There are many options for buying a group of securities in one product. The most popular ones are mutual funds, segregated funds and exchange traded funds. What they have in common is that these products are an easy way to buy a group of securities at once instead of buying each security individually. The fund can also proportion the securities so that you the individual investor does not have to. There are two main classifications for what type of fund you can purchase in terms of costs. It is important to know how these costs work so you can avoid paying too much for this convenience. These products differ in terms of how they are administered, access to the products and their costs.
Active Versus Passive Investing
Before getting into which of the products are suitable for you, there are some aspects that need to be considered so that you understand what the variations are among the products.
Active investing is when someone (a portfolio manager) picks the stocks that are in the fund and decides how much of each one to hold (the weighting). This portfolio manager would also monitor the portfolio and decide when a security should be sold off, added to or have its weighting decreased. Since there is ongoing research, meetings and analysis that must be done to build and monitor this portfolio, this fund manager would have research analysts and administrative personnel to help run the fund. Investing in Ukraine
Passive investing has the same setup as active investing, but rather than someone deciding what securities to buy or how much of each one to buy, the portfolio manager would copy a benchmark. A benchmark is a collection of securities which the fund is compared against to see how well it is doing. Since everything in investing is about how much money you can make and how much risk it takes to make that money, every fund out there is trying to compare to all of the other funds of the same type to see who can make the most money. The basis for the comparisons is the benchmark, which can also become comparing between peers or funds managed the same way. Comparisons are general in done only for returns. The risk aspect of the equation is handled by looking at what type of securities the fund holds or how specialized the fund is.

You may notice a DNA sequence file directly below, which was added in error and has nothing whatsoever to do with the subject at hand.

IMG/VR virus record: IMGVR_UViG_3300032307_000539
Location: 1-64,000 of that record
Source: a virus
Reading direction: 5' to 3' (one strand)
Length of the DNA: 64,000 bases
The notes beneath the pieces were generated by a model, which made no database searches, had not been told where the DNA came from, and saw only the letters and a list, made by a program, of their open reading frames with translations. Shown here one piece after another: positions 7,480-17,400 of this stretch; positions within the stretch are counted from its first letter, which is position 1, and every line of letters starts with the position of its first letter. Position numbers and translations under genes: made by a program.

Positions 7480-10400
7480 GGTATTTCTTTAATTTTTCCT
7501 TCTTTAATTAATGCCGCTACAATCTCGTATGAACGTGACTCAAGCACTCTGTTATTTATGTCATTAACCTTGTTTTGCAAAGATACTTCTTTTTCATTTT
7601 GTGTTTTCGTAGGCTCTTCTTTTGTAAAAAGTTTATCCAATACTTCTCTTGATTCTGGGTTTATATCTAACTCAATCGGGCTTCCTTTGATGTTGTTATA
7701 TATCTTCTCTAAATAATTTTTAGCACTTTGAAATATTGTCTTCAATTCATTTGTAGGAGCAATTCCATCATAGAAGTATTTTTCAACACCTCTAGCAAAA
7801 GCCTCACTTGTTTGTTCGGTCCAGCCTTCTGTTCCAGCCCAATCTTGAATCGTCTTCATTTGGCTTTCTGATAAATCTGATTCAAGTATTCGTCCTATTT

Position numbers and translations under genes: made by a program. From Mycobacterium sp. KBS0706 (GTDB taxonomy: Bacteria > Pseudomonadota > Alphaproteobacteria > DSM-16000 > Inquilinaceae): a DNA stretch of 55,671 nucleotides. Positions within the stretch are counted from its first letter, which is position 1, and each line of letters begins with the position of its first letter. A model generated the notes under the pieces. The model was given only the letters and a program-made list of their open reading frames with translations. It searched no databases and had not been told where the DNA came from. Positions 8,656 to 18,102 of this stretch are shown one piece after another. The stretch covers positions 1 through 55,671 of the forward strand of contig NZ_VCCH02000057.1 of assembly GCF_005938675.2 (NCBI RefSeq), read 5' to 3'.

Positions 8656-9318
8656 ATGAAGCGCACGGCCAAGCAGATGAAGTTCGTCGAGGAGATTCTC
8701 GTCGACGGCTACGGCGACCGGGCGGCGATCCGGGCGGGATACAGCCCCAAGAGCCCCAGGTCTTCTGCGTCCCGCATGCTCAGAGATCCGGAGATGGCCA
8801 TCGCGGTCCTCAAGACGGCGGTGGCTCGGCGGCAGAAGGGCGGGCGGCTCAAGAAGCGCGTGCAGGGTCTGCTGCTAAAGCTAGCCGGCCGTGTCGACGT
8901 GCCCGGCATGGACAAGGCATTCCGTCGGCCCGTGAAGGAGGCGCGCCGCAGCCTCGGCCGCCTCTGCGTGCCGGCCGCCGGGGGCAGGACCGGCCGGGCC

How Do I Know By the Fund Name If it is Active or Passive?
The short answer is that you have to get to know how the fund manager operates the fund. Some clues to know more quickly if the fund is active or passive are given next. If they are intentionally trying to pick securities according to some beliefs that they have about the market, this is active management. If the fund description talks about “beating the benchmark” or “manager skill” then it is actively managed. Looking at the return history, if the returns vary versus the index by different amounts each year, then the fund is actively managed. Lastly, the fees may be expensive and have sales loads.